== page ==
Visiting America, I sadly didn’t have the chance to get the next onslaught of vaccinations due to conflicting data about the various activated and inactivated parasites swimming in my system.
Yes, this is where it gets interesting. Most vaccinations are inactivated. This means you’re getting injected with a virus or bacteria that won’t actively attack you. Some though, are not. Vaccines for Polio, Yellow Fever, and some Japanese Encephalitis vaccines fit into the later variety. The confusion, in my case, was whether my JE vaccination was live or not. It turns out, it wasn’t. This is important because I have set and cancelled five Yellow Fever vaccination appointments so far.
And then I went to Korea
In Seoul, I visited SNUH to receive second Rabies, JE, and Hep. A vaccinations. I showed up on Friday, January 18th, roughly one month and a week after my first set of vaccinations. After a short consultation, the doctor expressed distress over my Hep. A and Rabies schedules, recommending only my second JE vaccination. After receiving another punch to the shoulder, I left disheartened and barely understanding what just happened.
I went home, called many different doctors and then I made another appointment at SNUH for the next day to find out exactly what just happened. That discussion (mentioned at the head of this post) lasted for one hour and here are the basic details for those interested in such things…
First, Hepatitis A. This badboy is usually administered twice with six months between injections. The purpose of this is to solidify and make permanent the immunization against it. My original doctor had put me on such an accelerated schedule not for permanent immunization, but to make sure I would be temporarily immunized for the duration of this specific project. Even that being the case, my immunization will start to lose it’s effectiveness at about month number 4. My Korean doctor and I decided I would get another Hep. A vaccination in April to boost my immunity for the following months. Then to solidify this vaccination, I will receive a third injection 6 months after the April injection. (A mouthful, I know)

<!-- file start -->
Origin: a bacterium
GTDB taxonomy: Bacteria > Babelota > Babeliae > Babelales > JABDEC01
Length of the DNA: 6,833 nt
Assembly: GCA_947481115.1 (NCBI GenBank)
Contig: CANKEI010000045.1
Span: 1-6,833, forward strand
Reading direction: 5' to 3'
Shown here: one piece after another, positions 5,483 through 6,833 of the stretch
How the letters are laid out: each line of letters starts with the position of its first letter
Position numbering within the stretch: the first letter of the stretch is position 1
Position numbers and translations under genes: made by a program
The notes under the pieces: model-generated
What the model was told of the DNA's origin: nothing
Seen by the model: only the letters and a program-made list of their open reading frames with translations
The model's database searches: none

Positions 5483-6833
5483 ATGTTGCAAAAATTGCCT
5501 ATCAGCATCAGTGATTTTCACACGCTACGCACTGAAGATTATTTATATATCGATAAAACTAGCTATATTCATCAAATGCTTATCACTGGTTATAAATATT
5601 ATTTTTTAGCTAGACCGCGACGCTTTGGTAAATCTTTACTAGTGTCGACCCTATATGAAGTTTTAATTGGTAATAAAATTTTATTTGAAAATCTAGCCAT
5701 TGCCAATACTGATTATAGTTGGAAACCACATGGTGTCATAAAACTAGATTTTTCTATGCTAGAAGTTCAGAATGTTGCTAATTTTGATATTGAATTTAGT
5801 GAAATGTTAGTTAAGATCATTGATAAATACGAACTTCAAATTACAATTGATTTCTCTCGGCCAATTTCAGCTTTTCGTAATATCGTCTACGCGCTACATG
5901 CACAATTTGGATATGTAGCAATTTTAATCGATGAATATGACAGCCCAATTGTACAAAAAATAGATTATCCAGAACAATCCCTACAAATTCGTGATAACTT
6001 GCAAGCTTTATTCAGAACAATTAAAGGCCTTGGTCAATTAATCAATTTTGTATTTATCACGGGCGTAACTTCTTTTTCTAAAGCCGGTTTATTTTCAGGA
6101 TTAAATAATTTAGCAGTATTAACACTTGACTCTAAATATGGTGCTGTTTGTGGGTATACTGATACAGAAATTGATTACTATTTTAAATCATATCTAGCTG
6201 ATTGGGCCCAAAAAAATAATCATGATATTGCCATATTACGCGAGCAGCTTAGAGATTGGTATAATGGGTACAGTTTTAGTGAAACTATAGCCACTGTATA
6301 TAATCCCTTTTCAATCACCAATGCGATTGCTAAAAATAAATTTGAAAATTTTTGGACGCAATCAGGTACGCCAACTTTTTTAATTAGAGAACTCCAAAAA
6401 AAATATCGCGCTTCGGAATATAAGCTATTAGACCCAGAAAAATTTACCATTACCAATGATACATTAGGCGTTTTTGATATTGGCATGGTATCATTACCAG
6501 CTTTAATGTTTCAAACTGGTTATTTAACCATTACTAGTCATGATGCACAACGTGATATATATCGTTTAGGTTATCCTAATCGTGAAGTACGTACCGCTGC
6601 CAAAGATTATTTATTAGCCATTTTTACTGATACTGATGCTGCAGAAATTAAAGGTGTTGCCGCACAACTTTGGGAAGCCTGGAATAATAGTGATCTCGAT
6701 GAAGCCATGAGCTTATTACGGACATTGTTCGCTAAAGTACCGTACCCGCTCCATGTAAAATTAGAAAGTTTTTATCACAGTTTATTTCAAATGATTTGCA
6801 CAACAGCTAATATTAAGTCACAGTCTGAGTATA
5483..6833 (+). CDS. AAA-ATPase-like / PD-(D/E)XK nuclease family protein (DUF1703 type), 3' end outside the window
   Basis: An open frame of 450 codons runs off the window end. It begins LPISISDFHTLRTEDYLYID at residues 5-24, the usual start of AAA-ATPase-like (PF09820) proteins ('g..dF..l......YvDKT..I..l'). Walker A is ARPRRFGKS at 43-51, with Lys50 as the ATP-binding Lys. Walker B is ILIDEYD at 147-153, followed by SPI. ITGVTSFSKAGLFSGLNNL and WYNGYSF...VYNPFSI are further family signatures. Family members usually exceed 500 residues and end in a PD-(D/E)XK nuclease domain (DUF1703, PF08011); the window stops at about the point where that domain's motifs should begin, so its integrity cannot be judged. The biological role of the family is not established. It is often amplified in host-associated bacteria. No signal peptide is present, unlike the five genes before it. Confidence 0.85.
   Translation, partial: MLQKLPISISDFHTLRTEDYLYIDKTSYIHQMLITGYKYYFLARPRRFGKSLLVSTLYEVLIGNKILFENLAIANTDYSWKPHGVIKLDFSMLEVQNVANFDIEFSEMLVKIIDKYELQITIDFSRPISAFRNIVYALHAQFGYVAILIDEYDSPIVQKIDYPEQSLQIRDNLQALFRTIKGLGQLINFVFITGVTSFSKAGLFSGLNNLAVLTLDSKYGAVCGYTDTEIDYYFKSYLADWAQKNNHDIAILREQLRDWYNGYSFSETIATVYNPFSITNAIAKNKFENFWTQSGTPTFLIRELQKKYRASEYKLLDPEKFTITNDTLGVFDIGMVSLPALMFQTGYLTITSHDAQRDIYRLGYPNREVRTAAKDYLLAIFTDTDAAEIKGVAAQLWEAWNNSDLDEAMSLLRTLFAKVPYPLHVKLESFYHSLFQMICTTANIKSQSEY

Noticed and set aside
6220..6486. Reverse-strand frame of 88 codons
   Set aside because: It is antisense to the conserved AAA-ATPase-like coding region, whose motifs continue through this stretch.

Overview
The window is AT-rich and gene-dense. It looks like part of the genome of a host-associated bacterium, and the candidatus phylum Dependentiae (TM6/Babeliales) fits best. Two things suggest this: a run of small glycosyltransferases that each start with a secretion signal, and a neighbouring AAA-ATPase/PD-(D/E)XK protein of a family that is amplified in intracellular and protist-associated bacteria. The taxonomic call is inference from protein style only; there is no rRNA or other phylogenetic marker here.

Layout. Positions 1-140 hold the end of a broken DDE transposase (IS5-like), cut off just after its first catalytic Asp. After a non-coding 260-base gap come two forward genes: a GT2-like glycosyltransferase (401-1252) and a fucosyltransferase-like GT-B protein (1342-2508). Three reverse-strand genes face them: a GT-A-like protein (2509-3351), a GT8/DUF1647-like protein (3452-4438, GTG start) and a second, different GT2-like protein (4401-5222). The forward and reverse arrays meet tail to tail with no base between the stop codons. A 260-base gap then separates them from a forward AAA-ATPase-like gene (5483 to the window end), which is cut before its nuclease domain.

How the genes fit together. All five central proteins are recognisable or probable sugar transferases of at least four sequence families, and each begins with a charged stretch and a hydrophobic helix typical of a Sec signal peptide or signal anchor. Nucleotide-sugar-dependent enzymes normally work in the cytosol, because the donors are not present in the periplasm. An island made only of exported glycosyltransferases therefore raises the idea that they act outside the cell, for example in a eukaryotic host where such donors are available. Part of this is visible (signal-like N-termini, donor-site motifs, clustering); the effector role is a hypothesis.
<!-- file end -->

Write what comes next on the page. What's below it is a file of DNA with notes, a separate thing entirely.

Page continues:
Secondly, Rabies… The schedule I was on in Japan was a different practice than in Korea as well as the CDC’s recommended schedule for Rabies vaccination. According to my doctors in Japan, the two shot system would hold out for the duration of my project but may not provide semi-permanent immunization. The CDC’s recommended schedule includes 3 initial shots (Day 1, Day 7, and Day 28) with a boost after one year and then boosters every five years. I also learned that Dr. Sakabe in Japan had recommended I receive this second Rabies vaccination on January 8th. Receiving a second dosage after one month doesn’t help solidify the immunization, it simply restarts the process.
Basically, I’m starting from square 1 in regards to Rabies. So the doctor at SNUH and I decided to take an initial vaccination in Korea, followed by a second dosage in Hong Kong (Next Friday), and a third dosage in Beijing (3 weeks later).
And what about Yellow Fever?
Good question. After discussing with a few doctors, I’ve learned that it is the only activated vaccine I will have the joy of injecting myself with. That being the case, I could have received it at any time. So, I will be vaccinated on Tuesday of this next week.
So, do I regret having put myself through this whole thing?
Not in the least. It would have been better to have started months ago, but it wouldn’t have been nearly as much fun.